This move could create a new path for China to boost the yuan’s use in global payments and weaken the US dollar’s position as the world’s dominant reserve currency.
The PBOC Digital Currency Institute announced that it has joined the Central Bank’s multi-digital currency bridge, a cross-border payments project.
The multiple digital currency bridge from the central bank is a cross-border payments project that the Hong Kong Monetary Authority and the Bank of Thailand launched in 2019, according to a press release.
The Central Bank of the United Arab Emirates joined the project at the same time.
The project expansion was supported by the BIS Innovation Center in Hong Kong, a unit established by Basel, Switzerland, to study key financial technologies for central banks.
Originally named Inthanon-LionRock, the new name hints at a more inclusive project open for others to join.
It is too early to know where the project might lead, but it does align with Beijing’s long-term ambition to use its sovereign digital currency to boost the use of the yuan in international payments.
While the Proof of Concept project is currently only an alliance between Beijing, Hong Kong, Bangkok and Abu Dhabi, the support from the Bank for International Settlements means it is backed by an institution owned by 63 central banks.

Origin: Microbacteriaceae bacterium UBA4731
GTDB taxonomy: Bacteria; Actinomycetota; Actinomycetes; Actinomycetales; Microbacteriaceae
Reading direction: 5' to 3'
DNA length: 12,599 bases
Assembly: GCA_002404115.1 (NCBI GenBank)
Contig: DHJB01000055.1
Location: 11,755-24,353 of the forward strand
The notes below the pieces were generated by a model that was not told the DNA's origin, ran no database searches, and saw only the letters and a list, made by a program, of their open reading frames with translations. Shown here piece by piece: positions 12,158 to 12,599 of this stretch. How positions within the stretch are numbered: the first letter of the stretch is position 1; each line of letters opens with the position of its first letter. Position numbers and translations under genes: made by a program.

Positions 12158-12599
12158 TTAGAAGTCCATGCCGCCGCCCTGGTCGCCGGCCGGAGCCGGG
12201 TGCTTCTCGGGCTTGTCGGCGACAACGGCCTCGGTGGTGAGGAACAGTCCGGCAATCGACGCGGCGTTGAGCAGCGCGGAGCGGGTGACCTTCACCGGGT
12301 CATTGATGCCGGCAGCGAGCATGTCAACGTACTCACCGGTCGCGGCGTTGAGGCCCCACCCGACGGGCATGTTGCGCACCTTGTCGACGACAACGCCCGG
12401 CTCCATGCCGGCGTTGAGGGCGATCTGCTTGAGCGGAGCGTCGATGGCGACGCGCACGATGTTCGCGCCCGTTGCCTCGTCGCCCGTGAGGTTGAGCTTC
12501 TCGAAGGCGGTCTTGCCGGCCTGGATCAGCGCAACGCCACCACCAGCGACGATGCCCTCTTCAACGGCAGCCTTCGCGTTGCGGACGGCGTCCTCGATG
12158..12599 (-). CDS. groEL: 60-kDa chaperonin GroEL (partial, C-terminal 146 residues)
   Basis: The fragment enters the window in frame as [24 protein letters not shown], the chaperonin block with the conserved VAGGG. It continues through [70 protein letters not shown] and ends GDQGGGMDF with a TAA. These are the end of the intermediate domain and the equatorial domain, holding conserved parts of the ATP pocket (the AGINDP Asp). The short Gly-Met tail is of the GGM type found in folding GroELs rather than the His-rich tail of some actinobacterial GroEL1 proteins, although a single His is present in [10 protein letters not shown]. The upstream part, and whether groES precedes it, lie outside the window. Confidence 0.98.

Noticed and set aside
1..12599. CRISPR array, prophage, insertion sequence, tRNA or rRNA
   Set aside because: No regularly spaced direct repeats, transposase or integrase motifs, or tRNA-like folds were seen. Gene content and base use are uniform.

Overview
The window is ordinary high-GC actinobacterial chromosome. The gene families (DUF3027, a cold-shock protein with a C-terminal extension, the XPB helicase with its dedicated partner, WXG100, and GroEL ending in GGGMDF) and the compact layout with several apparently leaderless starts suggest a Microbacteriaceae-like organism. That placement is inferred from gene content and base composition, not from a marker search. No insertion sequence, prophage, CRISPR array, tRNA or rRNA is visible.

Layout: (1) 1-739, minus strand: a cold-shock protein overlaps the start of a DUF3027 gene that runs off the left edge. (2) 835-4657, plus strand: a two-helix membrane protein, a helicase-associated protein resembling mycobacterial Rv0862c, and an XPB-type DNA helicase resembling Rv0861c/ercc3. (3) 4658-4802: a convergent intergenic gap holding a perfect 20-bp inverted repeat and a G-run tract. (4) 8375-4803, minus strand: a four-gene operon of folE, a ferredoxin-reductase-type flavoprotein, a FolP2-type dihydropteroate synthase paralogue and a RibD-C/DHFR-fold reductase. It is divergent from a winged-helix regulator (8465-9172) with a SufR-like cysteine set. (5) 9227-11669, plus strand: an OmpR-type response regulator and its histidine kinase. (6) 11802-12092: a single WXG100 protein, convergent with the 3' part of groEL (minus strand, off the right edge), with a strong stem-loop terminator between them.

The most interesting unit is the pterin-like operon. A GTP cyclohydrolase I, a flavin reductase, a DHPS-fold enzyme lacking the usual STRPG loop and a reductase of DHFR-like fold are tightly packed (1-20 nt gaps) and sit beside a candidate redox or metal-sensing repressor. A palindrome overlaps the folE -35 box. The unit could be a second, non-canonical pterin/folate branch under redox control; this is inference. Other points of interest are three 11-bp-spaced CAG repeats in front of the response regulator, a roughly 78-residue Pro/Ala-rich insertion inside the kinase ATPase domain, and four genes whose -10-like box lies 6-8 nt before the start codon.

The deal also comes weeks after the PBOC’s Digital Currency Institute created a joint venture with SWIFT, the dominant network that facilitates international payments between banks.
And according to For the press release Issued by BIS, the project aims to use the capabilities of distributed ledger technologies to support real-time cross-border foreign exchange transactions in multiple jurisdictions around the clock.
The project aims to foster an enabling environment for more central banks in Asia as well as other regions to study distributed ledger technology, solve weaknesses, assist in cross-border money transfers and settle international trade and capital market transactions.
The most popular distributed ledger technology today is blockchain, the technology that makes Bitcoins possible, but PBOC has not specified the role that, if any, blockchain might play in the digital currency electronic payment project.
And the PBOC recently accelerated its digital currency programs, with trials in Shenzhen, Suzhou and Beijing.
Many other central banks are still in the early stages of studying central bank digital currencies and their potential impact on financial systems.
A BIS survey published in January showed that central banks that represent a fifth of the world’s population are likely to launch retail digital currencies in the next three years.
One of the main benefits of using the digital system is that payments and transfers happen in real time, said the former governor of the Chinese central bank and the main figure behind the Chinese digital currency plan.
China has not set an official timeline for launching its digital currency, but it is expected to spread it more widely before the 2022 Winter Olympics in Beijing.